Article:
Fear of losing native rights
The reluctance of Sarawakians to vote anywhere but in Sarawak is due, rightly or wrongly, to the notion that it would sever their ties from the land of the hornbill.
Pasar Borneo Johor’s Donny Linan (photo) explained that there was a perception among Sarawakians that changing their address to Johor would cause them to lose their rights in the state.
“They fear that their identity card will be changed and they will lose the ‘K’ in their identity card, making them ineligible for native rights,” he said.
Sarawakians carry MyKads with the word “K” printed on the bottom right corner, which allows them to enter the state without requiring an immigration slip.
From a legal standpoint, Padungan assemblyperson Wong King Wei said the belief that Sarawakians changing their address of residence will cause them to lose their state rights was erroneous.
“He or she can still enjoy unlimited stay and working periods in Sarawak, unlike Malaysians from the peninsula, who face several restrictions and require special permission from the state government,” said Wong, a lawyer.
However, the perception that voting in Pasir Gudang would come at the cost of one’s Sarawakian rights remains widespread.
According to the first quarter electoral roll of 2016, only 2,607 Sarawakians were registered as voters in Pasir Gudang. They comprise 2.4 percent of the 108,896 voters for the parliamentary seat.
Courting the diaspora vote
Despite the Sarawakian diaspora’s reluctance to vote in Pasir Gudang, that has not stopped the Johor government from courting them.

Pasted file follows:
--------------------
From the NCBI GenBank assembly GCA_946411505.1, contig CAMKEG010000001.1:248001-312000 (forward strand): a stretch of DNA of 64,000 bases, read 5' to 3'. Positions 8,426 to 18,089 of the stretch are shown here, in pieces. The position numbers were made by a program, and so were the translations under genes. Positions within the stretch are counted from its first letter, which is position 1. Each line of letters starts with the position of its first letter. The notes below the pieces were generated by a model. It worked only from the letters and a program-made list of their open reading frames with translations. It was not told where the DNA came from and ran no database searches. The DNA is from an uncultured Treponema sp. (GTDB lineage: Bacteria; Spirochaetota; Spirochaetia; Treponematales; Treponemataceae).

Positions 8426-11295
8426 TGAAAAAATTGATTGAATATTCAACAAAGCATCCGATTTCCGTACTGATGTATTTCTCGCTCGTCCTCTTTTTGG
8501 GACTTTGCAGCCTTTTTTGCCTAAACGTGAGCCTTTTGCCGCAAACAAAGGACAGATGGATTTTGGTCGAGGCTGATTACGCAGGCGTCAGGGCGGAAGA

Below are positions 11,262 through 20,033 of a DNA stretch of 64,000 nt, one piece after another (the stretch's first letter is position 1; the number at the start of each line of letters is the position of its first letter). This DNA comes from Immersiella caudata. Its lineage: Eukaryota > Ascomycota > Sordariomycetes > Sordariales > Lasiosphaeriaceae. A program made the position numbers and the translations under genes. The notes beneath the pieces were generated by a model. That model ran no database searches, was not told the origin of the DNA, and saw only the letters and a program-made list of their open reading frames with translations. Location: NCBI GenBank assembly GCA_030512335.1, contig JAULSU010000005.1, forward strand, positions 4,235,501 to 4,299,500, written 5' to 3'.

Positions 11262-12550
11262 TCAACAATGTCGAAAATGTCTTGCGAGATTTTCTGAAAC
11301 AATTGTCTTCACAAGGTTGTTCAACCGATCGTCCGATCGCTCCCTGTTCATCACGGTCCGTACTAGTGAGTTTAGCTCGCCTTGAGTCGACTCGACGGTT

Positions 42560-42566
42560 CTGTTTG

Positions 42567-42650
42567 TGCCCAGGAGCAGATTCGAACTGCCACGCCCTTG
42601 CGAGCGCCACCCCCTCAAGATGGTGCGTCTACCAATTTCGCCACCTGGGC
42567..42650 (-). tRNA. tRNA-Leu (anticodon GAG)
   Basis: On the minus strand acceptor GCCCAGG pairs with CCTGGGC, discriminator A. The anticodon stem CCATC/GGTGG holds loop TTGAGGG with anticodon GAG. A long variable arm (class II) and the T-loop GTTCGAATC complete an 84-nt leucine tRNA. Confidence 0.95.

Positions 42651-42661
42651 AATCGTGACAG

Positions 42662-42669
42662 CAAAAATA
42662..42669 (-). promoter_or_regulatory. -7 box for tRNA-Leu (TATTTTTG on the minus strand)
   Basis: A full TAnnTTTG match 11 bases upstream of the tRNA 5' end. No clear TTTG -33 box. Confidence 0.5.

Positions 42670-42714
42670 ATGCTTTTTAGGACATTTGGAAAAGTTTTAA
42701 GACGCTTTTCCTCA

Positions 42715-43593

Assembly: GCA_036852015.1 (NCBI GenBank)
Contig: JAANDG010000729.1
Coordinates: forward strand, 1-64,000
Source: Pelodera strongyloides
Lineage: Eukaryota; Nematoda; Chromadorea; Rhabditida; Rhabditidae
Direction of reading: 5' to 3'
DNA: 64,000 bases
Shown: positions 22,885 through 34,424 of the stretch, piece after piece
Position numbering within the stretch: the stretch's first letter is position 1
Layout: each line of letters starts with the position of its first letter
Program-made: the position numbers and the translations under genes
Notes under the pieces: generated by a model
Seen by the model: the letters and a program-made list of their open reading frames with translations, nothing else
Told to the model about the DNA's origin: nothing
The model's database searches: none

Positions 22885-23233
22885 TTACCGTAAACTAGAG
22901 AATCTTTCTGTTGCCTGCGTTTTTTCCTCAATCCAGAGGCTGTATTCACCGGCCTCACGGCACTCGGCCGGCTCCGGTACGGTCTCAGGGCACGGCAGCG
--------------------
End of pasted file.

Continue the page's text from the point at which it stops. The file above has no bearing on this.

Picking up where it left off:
Donny said that when Khaled was just Pasir Gudang MP, he sought feedback from Sarawakians doing business at Pasar Borneo on the obstacles they faced, and forwarded them to the local council.
When Khaled finally became MB, the state government built a rooftop for Pasar Borneo, which was completed in 2015. It came with a stage that carried both the Johor and Sarawak flags.
Earlier this year, Sarawak Chief Minister Abang Johari Abang Openg, together with Sarawak federal ministers, celebrated Hari Gawai with the Sarawakian diaspora at Pasar Borneo.
The opposition, too, has been mindful of the sizeable Sarawak community in Pasir Gudang. Since 2014, DAP has organised an annual Hari Gawai celebration there.
DAP controls Johor Jaya, one of two state seats in Pasir Gudang, the other being the BN-held state seat of Permas.
“Many of them cannot go back to Sarawak due to working commitments and expensive flight tickets, so we organised the event for them to celebrate here,” said Johor Jaya assemblyperson Liow Cai Tung.
However, it has not always been smooth sailing for the DAP in their efforts to engage the Sarawakian community.
In 2015, DAP hosted a kopitiam forum for the Iban community, just a stone’s throw away from Pasar Borneo, but it ended in chaos as some 50 thugs stormed the coffee shop and hurled projectiles at speakers.
However, an Amanah operative, speaking on condition of anonymity, was uncertain whether courting Sarawakians in Pasir Gudang was the best way to win the parliamentary seat.
He noted that few are registered as voters there, and those who are registered are hard to reach.
“When we distributed flyers around Pasar Borneo, the Iban crowd’s response was lukewarm,” he conceded.